“EVERYTHING STARTS HERE…”: REZHITSK–PSKOV ORIGINS OF THECREATIVE PERSONALITY OF YURY TYNIANOV

Aīda Razumovska, Anastasija Cepina, Ņikita Jefimovs

Abstract


Yury Tynyanov is an outstanding scientist, writer, translator, one of the founders of the formal school in literary criticism. The article is devoted to the role of two cities – Rēzekne and Pskov – in the destiny of Tynyanov. These are place, where the writer spent his childhood and youth. Kaverin’s statement refers to both cities: “Tynyanov paid attention to his childhood, which was following him slowly but steadily.”

Tynyanov’s memoirs, reminiscences of his friends and contemporaries provide an interesting material for analysis. Child’s impressions are reflected in writer’s autobiography. It is connected with daily life of Rezhitsa (Rēzekne) and its inhabitants. Primarily, author’s attention was drawn to people – the representatives of different nationalities and social stratums, who retained their cultural traditions and mode of life: “The town was small, hilly and very different.

On the hill there were the ruins of Livonian castle, Jewish alleys were below, and beyond the river there was a schismatic skit. At the same time there lived Jews, Belarusians, Great Russians and Latvians, and there were several centuries and countries. Old Believers were like Surikov archers. In the skit there was celebrated a wedding on rabid horses.

Russian people of the 17th century were walking there; old men were wearing long coats, wide-brimmed hats; beards were like sharp, long icicles. Drunkenness was archaic and often ended up with riding.”

Tynyanov strived to understand thoughts, characters and essence of people. Drawing portraits of townspeople from memory, the writer noted some details, which are important for understanding human’s nature. These descriptions can be called psychological.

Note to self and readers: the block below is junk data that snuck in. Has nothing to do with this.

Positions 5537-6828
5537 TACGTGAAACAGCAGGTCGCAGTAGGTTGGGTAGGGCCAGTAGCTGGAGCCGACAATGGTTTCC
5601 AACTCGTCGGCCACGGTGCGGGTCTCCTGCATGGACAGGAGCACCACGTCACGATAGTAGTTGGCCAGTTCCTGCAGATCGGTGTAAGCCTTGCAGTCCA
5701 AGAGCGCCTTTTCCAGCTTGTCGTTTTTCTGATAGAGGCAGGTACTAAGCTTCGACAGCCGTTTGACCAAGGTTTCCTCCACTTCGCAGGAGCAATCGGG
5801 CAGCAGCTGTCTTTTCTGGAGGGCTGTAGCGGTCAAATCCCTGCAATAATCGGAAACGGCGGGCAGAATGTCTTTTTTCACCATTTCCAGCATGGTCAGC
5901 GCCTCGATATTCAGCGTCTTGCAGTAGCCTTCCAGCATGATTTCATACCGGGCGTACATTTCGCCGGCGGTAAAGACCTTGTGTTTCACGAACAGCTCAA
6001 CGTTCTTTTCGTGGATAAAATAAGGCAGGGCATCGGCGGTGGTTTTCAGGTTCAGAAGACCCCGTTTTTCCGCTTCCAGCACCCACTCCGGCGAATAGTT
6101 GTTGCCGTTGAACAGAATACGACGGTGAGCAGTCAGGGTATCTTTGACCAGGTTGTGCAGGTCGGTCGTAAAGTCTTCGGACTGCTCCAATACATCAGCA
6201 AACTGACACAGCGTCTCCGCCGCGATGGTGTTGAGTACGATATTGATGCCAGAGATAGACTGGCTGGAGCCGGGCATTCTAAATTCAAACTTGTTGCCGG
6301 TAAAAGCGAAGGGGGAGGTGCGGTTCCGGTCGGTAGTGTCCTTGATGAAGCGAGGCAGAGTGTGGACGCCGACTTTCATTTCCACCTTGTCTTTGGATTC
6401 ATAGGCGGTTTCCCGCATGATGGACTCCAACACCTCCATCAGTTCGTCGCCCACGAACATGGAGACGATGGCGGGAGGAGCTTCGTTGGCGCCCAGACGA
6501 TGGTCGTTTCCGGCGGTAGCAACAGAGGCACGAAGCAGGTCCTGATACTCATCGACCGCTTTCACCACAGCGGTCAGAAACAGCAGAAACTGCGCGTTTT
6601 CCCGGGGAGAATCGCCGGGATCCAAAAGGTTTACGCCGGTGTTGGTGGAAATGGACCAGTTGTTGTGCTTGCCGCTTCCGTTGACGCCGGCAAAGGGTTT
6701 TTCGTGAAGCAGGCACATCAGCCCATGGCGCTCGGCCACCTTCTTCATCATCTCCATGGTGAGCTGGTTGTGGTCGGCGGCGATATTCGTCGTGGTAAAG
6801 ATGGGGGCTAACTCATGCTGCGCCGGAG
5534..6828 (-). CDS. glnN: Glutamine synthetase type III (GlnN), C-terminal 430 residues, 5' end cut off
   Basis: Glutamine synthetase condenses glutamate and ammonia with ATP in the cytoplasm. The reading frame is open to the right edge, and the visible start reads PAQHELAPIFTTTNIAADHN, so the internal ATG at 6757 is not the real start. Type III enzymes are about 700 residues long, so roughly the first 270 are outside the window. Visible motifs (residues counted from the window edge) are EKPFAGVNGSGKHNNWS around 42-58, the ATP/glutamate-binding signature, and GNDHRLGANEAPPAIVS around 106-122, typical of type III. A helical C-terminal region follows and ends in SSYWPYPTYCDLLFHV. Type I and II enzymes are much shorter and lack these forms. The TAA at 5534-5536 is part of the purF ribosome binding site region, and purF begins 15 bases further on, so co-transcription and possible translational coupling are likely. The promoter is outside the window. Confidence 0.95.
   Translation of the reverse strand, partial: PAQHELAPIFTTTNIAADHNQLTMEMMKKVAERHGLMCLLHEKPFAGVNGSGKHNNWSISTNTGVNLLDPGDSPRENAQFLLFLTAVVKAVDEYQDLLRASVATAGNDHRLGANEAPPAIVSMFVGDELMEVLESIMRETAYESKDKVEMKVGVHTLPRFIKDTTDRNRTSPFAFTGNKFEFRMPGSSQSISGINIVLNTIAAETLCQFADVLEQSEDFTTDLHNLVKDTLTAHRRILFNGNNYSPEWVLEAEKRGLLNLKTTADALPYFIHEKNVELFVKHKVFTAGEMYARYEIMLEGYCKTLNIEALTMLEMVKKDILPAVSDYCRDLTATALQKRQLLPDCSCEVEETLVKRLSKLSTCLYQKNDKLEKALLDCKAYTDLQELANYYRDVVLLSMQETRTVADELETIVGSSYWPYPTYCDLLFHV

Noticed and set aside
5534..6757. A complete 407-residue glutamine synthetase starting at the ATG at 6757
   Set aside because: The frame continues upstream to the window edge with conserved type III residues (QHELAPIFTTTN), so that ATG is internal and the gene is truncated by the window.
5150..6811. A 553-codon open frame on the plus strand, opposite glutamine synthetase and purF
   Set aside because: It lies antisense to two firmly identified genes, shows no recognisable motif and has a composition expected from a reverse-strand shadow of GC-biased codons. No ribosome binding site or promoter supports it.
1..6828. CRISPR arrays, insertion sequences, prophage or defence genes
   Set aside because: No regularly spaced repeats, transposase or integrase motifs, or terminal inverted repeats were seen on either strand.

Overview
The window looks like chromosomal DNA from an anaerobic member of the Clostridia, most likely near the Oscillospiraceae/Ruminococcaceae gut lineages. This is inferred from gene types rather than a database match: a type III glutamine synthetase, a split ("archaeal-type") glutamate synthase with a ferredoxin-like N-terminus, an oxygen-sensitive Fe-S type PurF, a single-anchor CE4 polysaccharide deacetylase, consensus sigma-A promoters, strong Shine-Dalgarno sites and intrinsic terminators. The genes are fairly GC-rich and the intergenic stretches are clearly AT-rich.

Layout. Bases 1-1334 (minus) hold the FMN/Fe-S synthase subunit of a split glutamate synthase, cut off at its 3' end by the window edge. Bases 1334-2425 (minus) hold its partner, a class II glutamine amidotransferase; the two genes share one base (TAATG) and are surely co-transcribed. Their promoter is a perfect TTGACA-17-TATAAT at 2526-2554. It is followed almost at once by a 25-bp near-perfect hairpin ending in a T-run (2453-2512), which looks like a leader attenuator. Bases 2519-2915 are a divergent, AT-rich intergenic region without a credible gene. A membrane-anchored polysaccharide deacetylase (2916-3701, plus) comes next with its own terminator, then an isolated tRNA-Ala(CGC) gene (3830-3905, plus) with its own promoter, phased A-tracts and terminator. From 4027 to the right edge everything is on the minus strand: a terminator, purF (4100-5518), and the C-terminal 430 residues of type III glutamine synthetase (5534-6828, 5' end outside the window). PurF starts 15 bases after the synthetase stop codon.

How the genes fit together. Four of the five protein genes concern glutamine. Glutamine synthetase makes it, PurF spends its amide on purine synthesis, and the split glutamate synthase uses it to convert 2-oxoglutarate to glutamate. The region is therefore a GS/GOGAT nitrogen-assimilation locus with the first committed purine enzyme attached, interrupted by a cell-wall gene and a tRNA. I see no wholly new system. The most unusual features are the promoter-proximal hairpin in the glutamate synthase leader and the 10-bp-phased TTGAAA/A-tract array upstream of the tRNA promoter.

With such a desire to cognize human’s soul it is no wonder that little Tynyanov mostly was interested in people, who were out of the crowd, standing below the norm not only socially, but also psychologically. Rezhitsa gave him amazing material for observation: “There were a lot of crazy and eccentric people in the town. They amused everyone. One young Jew stamped his feet in front of the photoshop’s showcase which he stared at, yelling: “My dear, look straight at me!” A crazy woman was driving a brood of her children – they grew in number from year to year. Went without Karamazov.”

Tynyanov described a lot of astonishing people, remembering his hometown. He remembered the names of many of them: Kolia Topolev, who wasted all money on cabs and became a tramp, Mishka Posadskii – terrible, one-handed, looked like a cautious, confident beast of unknown breed, and Crazy Nikolay – so exact that hostess checked on him, whether it is time to start preparing porridge.

From his childhood’s observations Tynyanov began his way to become one of the most extraordinary researchers and a peerless writer. He had an amazing ability to take the shape of another person like an actor. He could see what he feels, what he is thinking about and what the matters of his behaviour are. He could become this person for a while, whether it is tramp or Pushkin himself or Griboyedov. Taking into consideration the fact, which can be observed in reality or taken from a historical document, Tynyanov was able to go further, to go under the surface, to feel intuitively the condition of a person. He formulated his method this way: “I start where the document ends.”

The role of Pskov in Tynyanov’s life has also played a significant role, because places had always had a great impact on the writer and had shaped the identity, future, as well as the literary taste of the philologist. In Pskov, during the years of studying at school, Tynyanov gained his first friends, began to learn Russian and foreign literature. Everyday life of the city itself, i. e., its weekdays and holidays influenced the philologist’s future: “Since that time I got to know Russian province.” A particular attention in the autobiography is paid to prisons and convicts, but still the determining factor in the perception of the city is an amazing atmosphere of intellectual and artistic freedom.


Keywords


Rezhitsa (Rēzekne); Pskov; borderland; autobiography; psychology; fine characters

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DOI: http://dx.doi.org/10.17770/latg2014.6.1662

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